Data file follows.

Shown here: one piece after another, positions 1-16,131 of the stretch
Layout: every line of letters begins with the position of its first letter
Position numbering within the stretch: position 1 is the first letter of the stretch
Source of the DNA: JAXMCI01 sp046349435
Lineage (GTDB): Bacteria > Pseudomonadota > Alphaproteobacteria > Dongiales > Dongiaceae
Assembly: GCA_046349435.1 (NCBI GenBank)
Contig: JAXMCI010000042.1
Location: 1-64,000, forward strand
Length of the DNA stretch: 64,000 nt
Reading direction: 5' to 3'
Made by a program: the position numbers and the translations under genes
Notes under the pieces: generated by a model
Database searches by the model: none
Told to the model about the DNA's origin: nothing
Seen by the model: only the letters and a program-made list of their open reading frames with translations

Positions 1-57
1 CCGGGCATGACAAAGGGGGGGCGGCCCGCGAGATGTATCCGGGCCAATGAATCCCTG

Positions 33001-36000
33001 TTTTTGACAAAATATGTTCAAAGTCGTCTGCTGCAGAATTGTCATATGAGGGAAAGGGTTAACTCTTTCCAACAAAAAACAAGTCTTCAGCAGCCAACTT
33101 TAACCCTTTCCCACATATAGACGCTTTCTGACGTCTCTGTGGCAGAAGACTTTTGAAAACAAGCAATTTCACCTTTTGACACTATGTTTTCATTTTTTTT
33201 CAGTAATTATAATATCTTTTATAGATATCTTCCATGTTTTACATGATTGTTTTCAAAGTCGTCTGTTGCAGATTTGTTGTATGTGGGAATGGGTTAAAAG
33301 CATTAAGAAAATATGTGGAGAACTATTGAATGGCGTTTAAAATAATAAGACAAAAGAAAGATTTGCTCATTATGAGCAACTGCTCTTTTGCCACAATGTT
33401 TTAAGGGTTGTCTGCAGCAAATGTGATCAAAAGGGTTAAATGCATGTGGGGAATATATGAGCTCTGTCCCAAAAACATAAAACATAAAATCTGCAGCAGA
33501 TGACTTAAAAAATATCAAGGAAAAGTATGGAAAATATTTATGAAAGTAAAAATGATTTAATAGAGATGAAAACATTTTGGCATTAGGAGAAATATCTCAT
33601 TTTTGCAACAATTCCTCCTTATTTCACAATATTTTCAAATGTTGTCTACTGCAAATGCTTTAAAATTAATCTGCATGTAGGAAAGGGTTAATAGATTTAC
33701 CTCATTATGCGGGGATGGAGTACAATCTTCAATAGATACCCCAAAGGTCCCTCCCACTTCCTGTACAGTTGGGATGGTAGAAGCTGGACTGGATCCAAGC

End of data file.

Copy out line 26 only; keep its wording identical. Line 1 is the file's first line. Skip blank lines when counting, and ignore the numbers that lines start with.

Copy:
33701 CTCATTATGCGGGGATGGAGTACAATCTTCAATAGATACCCCAAAGGTCCCTCCCACTTCCTGTACAGTTGGGATGGTAGAAGCTGGACTGGATCCAAGC